On the day U.S. sanctions against Iran went into effect, Brent crude traded at US$72.68 a barrel. Today, three weeks later, Brent is down to US$59.59 a barrel and President Trump is congratulating himself on the low oil prices. Instead of shooting up to US$100, oil prices are falling and the U.S. waivers granted to eight large Iranian oil buyers are among the main reasons for this. But how long with the effect of the waivers last?
Bloomberg last week published a round-up of how much each of the seven importers that won waivers are allowed to continue importing from Iran and the numbers suggest these seven countries could continue buying over a million bpd of Iranian crude until the waivers expire next year. However, the key word here is “could”.
Take Japan, for example. One of the world’s top crude oil importers and a large client of Iran, stopped buying crude ahead of the sanctions to improve its chances of scoring a waiver. Now that it has the waiver, Japanese refiners are still not sure they should resume buying Iranian crude, which makes one wonder why they even worked to secure a waiver if they were not going to use it. Yet theoretically, these refiners can import about 100,000 bpd of Iranian crude, down from 165,000 bpd before the sanctions.
South Korea is another reluctant buyer because of its close links with the United States. The country was granted a waiver that would allow it to import Iranian crude at a rate of 200,000 bpd over a period of six months, but refiners have yet to resume imports. Related: Could Oil Prices Fall To $40?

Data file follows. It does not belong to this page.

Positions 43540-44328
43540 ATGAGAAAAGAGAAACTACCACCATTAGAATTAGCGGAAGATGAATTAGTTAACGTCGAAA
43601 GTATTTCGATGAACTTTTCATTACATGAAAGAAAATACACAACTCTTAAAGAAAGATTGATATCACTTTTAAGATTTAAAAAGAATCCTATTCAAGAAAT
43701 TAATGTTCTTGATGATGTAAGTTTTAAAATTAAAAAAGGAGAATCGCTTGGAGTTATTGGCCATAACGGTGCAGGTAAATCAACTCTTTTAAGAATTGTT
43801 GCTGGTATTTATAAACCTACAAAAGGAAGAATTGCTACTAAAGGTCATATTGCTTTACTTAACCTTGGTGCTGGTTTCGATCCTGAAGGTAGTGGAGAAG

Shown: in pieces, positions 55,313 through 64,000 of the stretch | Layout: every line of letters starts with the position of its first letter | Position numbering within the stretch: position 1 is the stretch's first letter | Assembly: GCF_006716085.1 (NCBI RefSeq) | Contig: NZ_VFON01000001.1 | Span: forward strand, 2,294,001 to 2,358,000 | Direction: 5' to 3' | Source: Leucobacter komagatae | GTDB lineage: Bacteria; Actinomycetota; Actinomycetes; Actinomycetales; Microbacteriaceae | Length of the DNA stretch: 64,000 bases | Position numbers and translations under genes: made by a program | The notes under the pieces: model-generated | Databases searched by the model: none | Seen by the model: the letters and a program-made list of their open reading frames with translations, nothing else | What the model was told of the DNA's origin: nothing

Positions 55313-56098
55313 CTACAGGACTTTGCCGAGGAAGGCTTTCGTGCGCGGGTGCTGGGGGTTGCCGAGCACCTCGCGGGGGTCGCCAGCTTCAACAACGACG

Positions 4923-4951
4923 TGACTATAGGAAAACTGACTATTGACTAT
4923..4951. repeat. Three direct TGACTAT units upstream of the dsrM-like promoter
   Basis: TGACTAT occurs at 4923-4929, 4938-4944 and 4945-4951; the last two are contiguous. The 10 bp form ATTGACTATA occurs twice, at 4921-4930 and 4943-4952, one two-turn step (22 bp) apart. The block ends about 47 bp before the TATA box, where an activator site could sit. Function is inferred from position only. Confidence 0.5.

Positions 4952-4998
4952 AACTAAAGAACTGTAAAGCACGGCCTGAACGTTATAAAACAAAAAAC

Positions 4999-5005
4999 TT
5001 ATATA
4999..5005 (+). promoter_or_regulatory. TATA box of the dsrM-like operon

India and China are importing Iranian crude, the former at the allowed rate of some 300,000 bpd, according to order data. The latter, China, was allowed to continue buying Iranian crude at a rate of 360,000 bpd but it also has rights to production from fields in Iran where Chinese companies have stakes, so it may be getting more than that.
India is the country that has had to slash its intake of Iranian crude the most and it is also the country that would have the biggest problem finding an affordable alternative to Iranian crude when the waivers expire. India was lucky pessimistic forecasts for the global economy and indications of oversupply pressured prices, but this may only be temporary: OPEC is talking about production cuts again, after all.
Other importers would also have to find alternative sources of crude that can compete with Iranian crude on prices. These are, to put it mildly, few and far between since Tehran is selling its crude at a discount to maintain market share. Other producers cannot afford to sell at such discounts. So, what happens when the waivers expire?
Importers would have two choices: breach the sanctions and risk Washington’s wrath or switch to costlier crude, which will be even costlier at the time because the end of the waivers will definitely have an impact on prices. These fatter oil import bills won’t do much for these economies’ growth prospects and we just saw last month what pessimistic economic growth prospects do to oil demand outlooks and prices, especially if they concern India and China.
By Irina Slav for Oilprice.com
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